A cross-cutting theme that you will surely note as you fill out the self-assessment is just how important it is to deeply understand the experiences, needs and preferences of those you seek to engage; the same discipline around getting out to the field and deferring to local knowledge that you showed in designing your solution is absolutely required here. In fact, as we grow we should place even more emphasis on ceding power to others and giving them co-ownership of our effort; local leaders and partners will be much more effective than us in changing outcomes in their area. We gain huge efficiencies (“network effects”) when we view every group we engage as a trailblazer who can generate new innovations for everyone to learn from.

In addition to Rogers’ five considerations, the Billions Institute suggests thinking about two other dimensions that are also in the worksheet:

  • Adaptability (or, How easy is it to adjust our solution to new settings and environments?)
  • Scalability (or, How inherently easy is it to produce more of our solution? Is it like a smart phone, which can only be used by one person at a time, or an app, which can be used by millions simultaneously?)

  Task #3: Start Pressure-Testing

Even if our solution is co-designed and community-focused and even if we’ve achieved better results that advance justice, there is no telling what will actually happen once we move past the friendly confines of our initial work. Every new setting differs – it has its own local beliefs, challenges, biases and power imbalances. We can plan and refine our solution as we have done in the prior tasks this week but that is no promise that it will actually take root. We need to engage with new people in new places and determine if our solution makes sense there. This is an essential step before we can build a movement and achieve large-scale change.

We want to be clear here that we’re not asking you to pressure-test your problem, because that should already have been done in Modules 1 and 2. We’re asking you to pressure test your solution with new audiences.

And we also want to be clear here that we’re not asking you to pressure-test your solution with the people most impacted by the problem in your community – we are assuming that you have already build a strong and intentional relationship with your community using the engagement frameworks in Module 3.

We’re assuming that you have pressure tested the problem and that you have already build a solid relationship with your community. This pressure testing is starting to venture out into communities where perhaps you may not already have solid, rooted, relationships so that you can begin to discern what is essential versus what can be adapted.

How can we start in on that as fast as possible? How can we begin pressure-testing our solution in small ways? Here are some options:

  • Get very curious about prospective new audiences, communities and sites that might have an interest in your solution, and start to study whether their problems are similar to those you’ve sought to address in your design work.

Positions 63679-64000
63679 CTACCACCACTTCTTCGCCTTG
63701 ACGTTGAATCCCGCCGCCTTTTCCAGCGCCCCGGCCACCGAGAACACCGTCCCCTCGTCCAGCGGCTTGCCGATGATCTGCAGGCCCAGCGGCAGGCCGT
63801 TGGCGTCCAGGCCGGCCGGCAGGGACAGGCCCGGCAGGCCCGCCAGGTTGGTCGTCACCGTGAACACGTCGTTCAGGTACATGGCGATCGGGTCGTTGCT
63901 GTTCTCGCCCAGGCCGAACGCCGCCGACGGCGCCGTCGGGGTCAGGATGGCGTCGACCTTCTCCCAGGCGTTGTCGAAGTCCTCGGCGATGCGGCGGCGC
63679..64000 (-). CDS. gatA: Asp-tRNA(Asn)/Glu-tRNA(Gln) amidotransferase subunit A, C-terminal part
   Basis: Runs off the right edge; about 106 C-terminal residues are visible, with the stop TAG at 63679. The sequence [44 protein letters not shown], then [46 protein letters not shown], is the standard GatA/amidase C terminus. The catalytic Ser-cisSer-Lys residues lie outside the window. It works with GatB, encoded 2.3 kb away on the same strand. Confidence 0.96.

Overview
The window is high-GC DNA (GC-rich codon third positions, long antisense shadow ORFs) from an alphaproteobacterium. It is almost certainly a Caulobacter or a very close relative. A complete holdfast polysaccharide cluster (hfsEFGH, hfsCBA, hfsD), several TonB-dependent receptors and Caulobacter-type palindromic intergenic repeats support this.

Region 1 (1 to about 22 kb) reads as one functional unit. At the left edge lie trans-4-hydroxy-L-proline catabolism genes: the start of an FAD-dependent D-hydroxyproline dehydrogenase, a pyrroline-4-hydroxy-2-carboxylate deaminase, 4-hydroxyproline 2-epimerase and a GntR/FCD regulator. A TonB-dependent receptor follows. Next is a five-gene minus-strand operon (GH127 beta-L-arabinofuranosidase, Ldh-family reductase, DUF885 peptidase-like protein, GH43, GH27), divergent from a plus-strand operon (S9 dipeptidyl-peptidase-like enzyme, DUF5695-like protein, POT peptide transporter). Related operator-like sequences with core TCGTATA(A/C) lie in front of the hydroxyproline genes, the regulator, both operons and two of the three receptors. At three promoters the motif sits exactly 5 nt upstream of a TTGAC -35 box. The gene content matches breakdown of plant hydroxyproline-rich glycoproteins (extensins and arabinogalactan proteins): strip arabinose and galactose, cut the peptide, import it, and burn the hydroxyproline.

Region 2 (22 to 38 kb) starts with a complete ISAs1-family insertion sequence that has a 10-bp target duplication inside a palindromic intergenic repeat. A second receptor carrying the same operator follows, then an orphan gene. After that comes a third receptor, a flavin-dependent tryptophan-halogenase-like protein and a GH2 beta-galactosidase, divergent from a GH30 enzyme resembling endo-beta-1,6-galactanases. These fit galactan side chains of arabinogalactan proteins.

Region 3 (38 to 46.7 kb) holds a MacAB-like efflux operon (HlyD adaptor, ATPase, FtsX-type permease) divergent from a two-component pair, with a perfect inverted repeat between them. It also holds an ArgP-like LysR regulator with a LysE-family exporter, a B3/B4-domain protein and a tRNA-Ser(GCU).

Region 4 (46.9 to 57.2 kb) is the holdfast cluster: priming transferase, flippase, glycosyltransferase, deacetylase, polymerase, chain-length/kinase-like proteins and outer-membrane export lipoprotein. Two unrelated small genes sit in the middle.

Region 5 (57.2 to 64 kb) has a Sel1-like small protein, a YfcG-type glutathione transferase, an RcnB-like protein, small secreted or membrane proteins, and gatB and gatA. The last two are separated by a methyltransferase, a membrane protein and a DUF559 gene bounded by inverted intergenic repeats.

• Listen to this speech by Pastor Raymond Jetson on community engagement and transformation and particularly the work required to truly understand circumstances in new, different settings and develop “transformative relationships.”
  • Share your solution with leaders in the new organizations and communities you seek to engage and decide together whether you think it has promise.
  • Conduct interviews with prospective community partners and local adopters to see if they have other ideas and other beliefs.
  • Select a handful of pilot sites or communities, chosen for their diversity and difference from the settings in which you developed your solution, to see what interesting adaptations groups might make to your solution. (For example, did you first introduce this practice in a rural school or hospital or community? What do you learn when you trial in an urban or suburban setting?)
  • Watch these public narratives from leaders like James CroftCesar CruzValarie Kaur to observe how effective leaders use stories to deepen relationships with others and create shared conversations about values, beliefs and action.
  • Study how powerful movements like Black Lives Matter and the Suffragettes accounted for local variation and encouraged adaptation of their content and approaches in different settings, often through local chapters or intermediaries.

Take down a few ideas from this list and commit to putting one into action. Stay open to real learning. Your plans might be delayed, disrupted or redirected but that is what large-scale change is all about – constant experimentation and adjustment in lots of different settings, all happening simultaneously!


Task #4: Share your Rice & Beans

Please complete the Rice & Beans handout then go to this google doc, follow the instructions on SLIDE 2, and share a copy of your slide to the Circle app to get customized feedback on your distillation of your “rice and beans” from Becky & Christine and others in the course.

Remember, you can access Circle by clicking on the little speech bubble icon in the bottom right of this screen OR by downloading the Circle Communities app for your iPhone or iPad. If you’re ever prompted to sign in use your Teachable login and password.

Inner Work: Reflection on Module 8

Before you wrap up this module, please take a few minutes to reflect on some of these questions:

  • Did you learn anything in this module that challenges your assumptions about how to spread effective practice?
  • What do you think will require more work as you prepare your solution for scale?
  • What is keeping you awake as you think about expanding your work?
  • Where are you feeling excitement or curiosity?